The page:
GUEST ARTICLE: Influential Authors
To kick off our week of Armchair BEA, we begin with a little piece from Suzy Turner of Fiction Dreams on influential authors. Please give her a warm welcome, then let us know which authors have influenced you.
The Authors Who Have Influenced Me
When I first started reading seriously, I was probably about 10 or 11 years old. I devoured pretty much any book that you put in front of me. Whether it was a kids' book, a horror, chick lit, murder mystery, I loved it. I loved the simple act of reading and the fact that it could be done anywhere. I'd recently moved countries – from England to Portugal where we had a swimming pool. So during the summer months, there was nothing I liked better than to laze on a lilo with a book in my hands. If there were too many people around the pool and too much noise, I'd head on up to the roof terrace where I would wile away the hours hidden within other worlds. As I slowly went through my early teens, I went through phases of reading different genres – from Mills & Boone to Jilly Cooper and from horror to children's books and back.
Jilly Cooper though, became a staple in my young life. I think I started reading her novels when I first entered my teens and I must say I was terribly influenced by her because I learned a lot about love and sex from the hilarious stories she produced. Imogen, Harriet, Emily, Octavia, Bella and Prudence were some of her early works that I read over and over. It's funny to look back at them now, because they were written in the 70s when I was just a baby. And the covers? Well, they're so cheesy! But I bet the stories have lasted through the ages. I really must get copies so I can re-read and see what all the fuss was about!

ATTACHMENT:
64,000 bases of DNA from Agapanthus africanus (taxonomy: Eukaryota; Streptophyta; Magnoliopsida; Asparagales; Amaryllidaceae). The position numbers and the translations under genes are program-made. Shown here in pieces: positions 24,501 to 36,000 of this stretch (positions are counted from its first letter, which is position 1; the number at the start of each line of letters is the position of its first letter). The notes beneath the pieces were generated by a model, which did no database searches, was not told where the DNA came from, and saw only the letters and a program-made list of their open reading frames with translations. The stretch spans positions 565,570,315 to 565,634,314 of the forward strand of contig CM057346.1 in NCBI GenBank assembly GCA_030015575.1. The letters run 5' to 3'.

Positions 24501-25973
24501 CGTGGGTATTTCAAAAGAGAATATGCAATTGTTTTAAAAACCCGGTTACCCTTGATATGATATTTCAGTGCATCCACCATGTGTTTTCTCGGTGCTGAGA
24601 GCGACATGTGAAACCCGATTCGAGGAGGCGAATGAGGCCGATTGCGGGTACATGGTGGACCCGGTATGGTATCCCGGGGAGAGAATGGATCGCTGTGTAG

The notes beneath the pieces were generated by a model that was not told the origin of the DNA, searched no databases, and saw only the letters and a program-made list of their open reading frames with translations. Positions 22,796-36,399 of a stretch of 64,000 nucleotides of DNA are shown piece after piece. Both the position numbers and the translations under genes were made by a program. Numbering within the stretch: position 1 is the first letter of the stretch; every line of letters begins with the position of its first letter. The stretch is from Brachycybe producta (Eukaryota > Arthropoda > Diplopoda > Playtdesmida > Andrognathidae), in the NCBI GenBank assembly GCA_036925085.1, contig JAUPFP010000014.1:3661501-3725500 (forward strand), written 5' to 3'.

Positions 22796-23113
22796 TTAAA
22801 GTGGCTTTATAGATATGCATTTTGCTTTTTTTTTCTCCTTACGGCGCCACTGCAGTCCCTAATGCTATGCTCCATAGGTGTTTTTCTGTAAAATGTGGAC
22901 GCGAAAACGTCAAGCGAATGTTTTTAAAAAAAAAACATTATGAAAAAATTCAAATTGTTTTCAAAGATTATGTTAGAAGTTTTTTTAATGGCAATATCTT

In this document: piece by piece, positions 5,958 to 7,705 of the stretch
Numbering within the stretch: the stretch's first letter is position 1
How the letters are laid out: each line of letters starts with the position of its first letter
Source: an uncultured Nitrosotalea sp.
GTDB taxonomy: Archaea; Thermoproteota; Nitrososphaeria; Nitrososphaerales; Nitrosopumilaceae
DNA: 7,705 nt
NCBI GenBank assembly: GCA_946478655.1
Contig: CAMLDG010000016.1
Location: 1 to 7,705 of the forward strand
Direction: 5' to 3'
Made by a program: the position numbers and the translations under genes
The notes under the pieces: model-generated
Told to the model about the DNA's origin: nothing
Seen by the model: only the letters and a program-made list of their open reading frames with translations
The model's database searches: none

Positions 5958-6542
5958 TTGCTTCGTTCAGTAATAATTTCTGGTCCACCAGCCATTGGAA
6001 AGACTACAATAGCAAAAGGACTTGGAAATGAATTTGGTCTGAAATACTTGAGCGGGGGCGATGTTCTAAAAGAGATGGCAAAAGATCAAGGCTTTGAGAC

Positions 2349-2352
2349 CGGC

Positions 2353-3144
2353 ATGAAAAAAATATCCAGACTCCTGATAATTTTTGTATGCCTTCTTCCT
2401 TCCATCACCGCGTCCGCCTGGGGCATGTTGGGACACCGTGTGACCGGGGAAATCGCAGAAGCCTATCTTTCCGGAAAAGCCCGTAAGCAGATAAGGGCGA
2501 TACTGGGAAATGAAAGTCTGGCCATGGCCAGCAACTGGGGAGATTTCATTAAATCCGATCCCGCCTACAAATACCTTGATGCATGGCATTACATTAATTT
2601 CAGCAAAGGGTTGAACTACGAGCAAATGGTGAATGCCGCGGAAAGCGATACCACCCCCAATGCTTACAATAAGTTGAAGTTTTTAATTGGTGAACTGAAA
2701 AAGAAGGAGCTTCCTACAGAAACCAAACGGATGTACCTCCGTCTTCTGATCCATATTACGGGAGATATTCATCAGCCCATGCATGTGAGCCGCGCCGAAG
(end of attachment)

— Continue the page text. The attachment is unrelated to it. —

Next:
Then of course, many books that I read were ones that I had no choice in the matter: books that were to be studied for school and later, college. Pride and Prejudice, Jane Eyre, To Kill a Mockingbird, Waiting for Godot, A Midsummer Night's Dream, Antony & Cleopatra, A Bend in the River, Death of a Salesman, Cold Comfort Farm, A Handmaid's Tale and so on.
Out of all the books I had to read in school, there was only one that had a profound effect on me and that was Margaret Atwood's A Handmaid's Tale. Perhaps because it was most unlike anything I'd ever read. It wasn't one of the traditional classics – this was a futuristic dystopian tale, much of it about sex. But I could never forget it and I have always said that this book influenced me in some way. Perhaps it subconsciously drove me to become an author in the first place? Maybe.
I should add JK Rowling and Stephenie Meyer to this list of authors who really have influenced me though. Being introduced to their urban fantasy tales led me to imagine my own crazy worlds and made me believe that I can write too. Made me believe in myself and that is all I can possibly ask for.
What authors have influenced you? And why? I asked some of the Armchair BEA bloggers this very question. Here is what they said...
Stephen King opened my eyes to more adult literature and a whole new world. His honest views of the world and his ability to capture characters better than anyone I had ever read before inspired me to search for more and varied writing than I had previously ever read.
Lisa See and Khaled Hosseini opened my eyes to worlds far beyond my own. They both inspired me to read more globally.
Gregory Maguire helped me to step into other's shoes, and remind me that everyone has their own story.
Tif of Tif Talks Books
Twitter handle: @tiftalksbooks
Veronica Roth really influenced the way I write. Her style is so straightforward and clean. She also writes excellent articles about writing that have helped me, like her piece on writing character deaths. She's a major inspiration for me.